Chuck Darrow: Punk musical gets new Day in Philly

Posted: February 08, 2013

THE CONCEPT of a Broadway musical scored with rock music is hardly a radical one. After all, "Hair" debuted when Lyndon Johnson was in the White House. But a punk-rock musical? Now that's a horse of a different decibel level.

On the surface, punk seems like the genre least-suited to musical theater, having been forged in the mid-to-late-1970s as a response to safe, mass-market mainstream pop, whose own roots can be traced, in large part, to the Great White Way.

Sonically, the two genres are worlds apart. Broadway's best music is sophisticated in construction and execution, and is, generally, all about melody. Punk, on the other hand, is best served on a minimalist instrumental platter, and can be virulently unmelodic.

Which makes "American Idiot" - which opened in 2010 and makes its Philadelphia debut Tuesday - one of the most surprising successes in recent Broadway memory, and perhaps one of the most unexpected hits in all of musical theater history.

"American Idiot" is based on the 2004 album of the same name by modern-punk titans Green Day. Set in the middle of the last decade, it is an unstinting, gimlet-eyed look at the rudderless, hedonistic lives of a certain strata of suburban teens of the era.

According to the show's musical supervisor, those involved in its creation were, from the outset, determined to remain true to Green Day's musical blueprint, and were adamant about not gussying up the source material beyond what was absolutely necessary.

"In the original conversations and the genesis of the idea, it was really important to the creators to stay really true to the punk-rock aspect of it. And I know that was important to Green Day as well that [the creative team] didn't try to 'musical theaterize' the piece," offered Jared Stein, who has been with the show since its inception, during a recent phone call.

"What [orchestrator-arranger] Tom Kitt did, in his brilliance, is he just sort of amped up what was already there and decide to add strings to it and do some more complicated vocal arrangements.

"I think that's where he kind of theatricalized it a bit, with those elements, without trying to change the genre or style of what the music already was."

Stein suggested the most difficult part of the adaptation process was finding the middle ground between the amped-up volume punk rock feeds on and the aural demands of traditional musical theater.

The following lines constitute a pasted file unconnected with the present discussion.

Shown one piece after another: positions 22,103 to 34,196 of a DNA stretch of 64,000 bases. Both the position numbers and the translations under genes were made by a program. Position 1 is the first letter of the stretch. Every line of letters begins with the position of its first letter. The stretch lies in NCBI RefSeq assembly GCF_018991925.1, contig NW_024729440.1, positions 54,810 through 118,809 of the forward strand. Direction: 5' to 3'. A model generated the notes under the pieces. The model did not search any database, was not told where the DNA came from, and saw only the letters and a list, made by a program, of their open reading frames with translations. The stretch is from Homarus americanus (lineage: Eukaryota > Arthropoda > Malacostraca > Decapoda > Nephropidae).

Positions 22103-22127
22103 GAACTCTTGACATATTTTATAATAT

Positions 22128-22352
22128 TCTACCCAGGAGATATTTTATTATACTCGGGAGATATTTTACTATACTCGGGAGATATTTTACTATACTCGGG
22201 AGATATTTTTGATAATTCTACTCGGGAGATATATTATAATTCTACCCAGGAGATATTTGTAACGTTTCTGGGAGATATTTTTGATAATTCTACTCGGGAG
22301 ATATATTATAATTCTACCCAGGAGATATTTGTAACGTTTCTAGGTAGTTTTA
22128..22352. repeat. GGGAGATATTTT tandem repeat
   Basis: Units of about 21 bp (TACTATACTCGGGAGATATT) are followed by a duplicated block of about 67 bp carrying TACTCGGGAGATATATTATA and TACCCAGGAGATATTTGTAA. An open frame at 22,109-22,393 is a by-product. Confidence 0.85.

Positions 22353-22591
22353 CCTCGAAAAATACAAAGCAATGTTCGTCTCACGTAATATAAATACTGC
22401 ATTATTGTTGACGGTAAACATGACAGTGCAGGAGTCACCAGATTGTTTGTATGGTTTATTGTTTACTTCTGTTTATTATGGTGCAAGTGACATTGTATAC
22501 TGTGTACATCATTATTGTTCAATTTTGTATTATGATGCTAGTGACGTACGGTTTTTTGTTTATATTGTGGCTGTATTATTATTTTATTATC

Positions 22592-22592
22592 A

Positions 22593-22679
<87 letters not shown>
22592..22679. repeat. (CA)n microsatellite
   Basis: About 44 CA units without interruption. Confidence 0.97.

"The biggest part of the balance," he said, "is in the sound - that we stay true to the punk-rock thing, and it's loud and it's rock - but that we are able to hear those melodies and lyrics so we can really focus on telling the story."

Before being asked to participate in "American Idiot," Stein worked on such hits as "The Who's Tommy," "Spring Awakening" and "Rent" (which he claims as his personal favorite). As such, he said, he bought in immediately when he was invited to work on "Idiot."

"To take an album and put it onstage makes perfect sense to me," he said. "All these super-epic concept albums are just screaming to be put onstage and have some theatricality put behind them.

"So, when I heard about it, it was like, 'Oh, my God, that's gonna be amazing!' "

That opinion has been shared not only by audiences who have made "American Idiot" a commercial juggernaut, but by critics, too, most notably Charles Isherwood of the New York Times, who described the show as "thrillingly gorgeous and raucously wrought."

As for the public, Stein noted his musical's constituency is not limited to Green Day fans.

"I actually find audiences to be quite diverse," he said. "We see the typical Green Day fan, but also a bit of an older crowd coming to take a risk on it,

"We also found an even-younger crowd [on Broadway]. I'm talking like 7-year-olds, 10-year-olds, who would be sitting there with their parents, who grew up on the early Green Day stuff and are willing to expose their kids to this. And the youngsters] would be sitting there mouthing every word.

"It's nice to see this is continuing on and they're creating a younger fan base as well."


Merriam Theater, 7:30 p.m., Tuesday through Thursday, 8 p.m. Feb. 15, 2 and 8 p.m. Feb. 16, 1 and 6:30 p.m. Feb. 17, $100-$20, 215-893-1999, kimmelcenter.org.

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